Thursday, November 11, 2010

Hope for the Future

We parents of kids with special needs live in the present, mainly out of survival. Dwelling on the future leads to nothing good. However, every now and again there is a news story worth sharing that represents glimmers of hope amidst our sea of uncertainty.

Have you read it yet? 


About two weeks ago I toyed with blogging about a work-related "incident" where I temporarily lost my composure after a student, without thinking, decided to entertain my homeroom with said student's version of "I'm a Little Teapot" with some alternate lyrics containing the r-word and some not so nice hand gestures.  Thankfully I teach in a building where name-calling, derogatory remarks, slurs, etc. are not tolerated.  Suffice it to say that this poor child learned his lesson.  I am not proud of my over-reaction to student's antic; I simply chalk it up to my Mama-bear alterego kicking in.  Yeah, yeah, now you are all wondering what happened...Basically I told Student it was not nice to say that word, and that I was the last person Student should say it to/in front of before other students chimed in and reminded Student of my daughter prior to me running out of the room and bursting into tears. 

For a number of other unrelated indiscretions this student found the way to suspension.  All I can think is that Student's display made me think about how strongly I reacted knowing that Cameran is going to someday have to survive middle school and ignorant comments such as this.  It made me sad.  Not so much angry, but sad and hurt. 

And again, I thought about posting two weeks ago when this happened.  But I didn't.  Until now, and for several reasons.  I am now able to make it a short anecdote and not an emotionally-charged tyrade as I fear it may have been had I posted when it actually occured.  Mostly though, because tonight at parent-teacher conferences, Student and family came in together for a conference with the team.  Student was very subdued, and very quietly on the way out, Student made his way over to where I was sitting and apologized.  And it was sincere.  And, in true Jen fashion, I cried.  But, it gives me hope to know that maybe, just maybe Student learned a lesson and will be one lesson individual cracking jokes at people with special needs.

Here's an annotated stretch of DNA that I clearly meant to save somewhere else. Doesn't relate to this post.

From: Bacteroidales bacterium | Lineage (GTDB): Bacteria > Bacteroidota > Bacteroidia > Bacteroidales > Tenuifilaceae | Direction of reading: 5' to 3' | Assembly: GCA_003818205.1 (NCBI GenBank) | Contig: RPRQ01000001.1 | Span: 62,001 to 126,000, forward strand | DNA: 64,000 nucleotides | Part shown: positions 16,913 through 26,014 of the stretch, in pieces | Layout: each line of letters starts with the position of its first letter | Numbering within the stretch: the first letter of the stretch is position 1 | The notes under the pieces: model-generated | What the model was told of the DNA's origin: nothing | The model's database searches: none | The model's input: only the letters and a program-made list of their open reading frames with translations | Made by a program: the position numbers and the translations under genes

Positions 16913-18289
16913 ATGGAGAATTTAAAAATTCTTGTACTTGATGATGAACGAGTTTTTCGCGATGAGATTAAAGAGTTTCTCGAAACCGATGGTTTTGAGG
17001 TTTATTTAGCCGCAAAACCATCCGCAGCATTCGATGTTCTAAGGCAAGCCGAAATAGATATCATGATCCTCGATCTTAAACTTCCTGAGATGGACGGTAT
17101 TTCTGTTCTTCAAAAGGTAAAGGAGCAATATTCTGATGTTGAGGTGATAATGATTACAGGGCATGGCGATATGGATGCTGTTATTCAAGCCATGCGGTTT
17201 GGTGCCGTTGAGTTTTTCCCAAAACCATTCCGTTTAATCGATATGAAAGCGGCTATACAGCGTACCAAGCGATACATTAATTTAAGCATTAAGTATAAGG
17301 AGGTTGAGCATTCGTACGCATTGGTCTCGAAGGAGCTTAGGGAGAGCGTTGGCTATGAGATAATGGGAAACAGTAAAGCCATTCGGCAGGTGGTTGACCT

1. It sucks! I'm so sorry! My sister has said the r-word in front of me and I've yelled at her for it. What you can do is give your daughter the ability to stand up or herself as well. Your daughter will be a strong beautiful individual who can touch other's lives. Hopefully the other kids in the school where you teach will learn tolerance and acceptance through you.

  2. I used to use that word all of the time before I had Kamdyn. It was like a catch phrase. It's so different now. Someone else asked me what the big deal was. I don't think people truly understand until it touches their life directly.

  3. Oh, wow. So sorry that happened. But it sounds like a lesson was truly learned. You may have just really made a difference in that student's life as he realized how powerful words can be and how they have such a hurtful impact on people.

  4. I'm so sorry that happened to you. But hopefully said Student (and family) have learned a lesson in compassion. The link to the story you posted brought tears to my eyes. How incredibly special of that school to elect her as homecoming queen.

    I love the new glasses you got Cameran! I say go funky now while she is too young to over rule you :)


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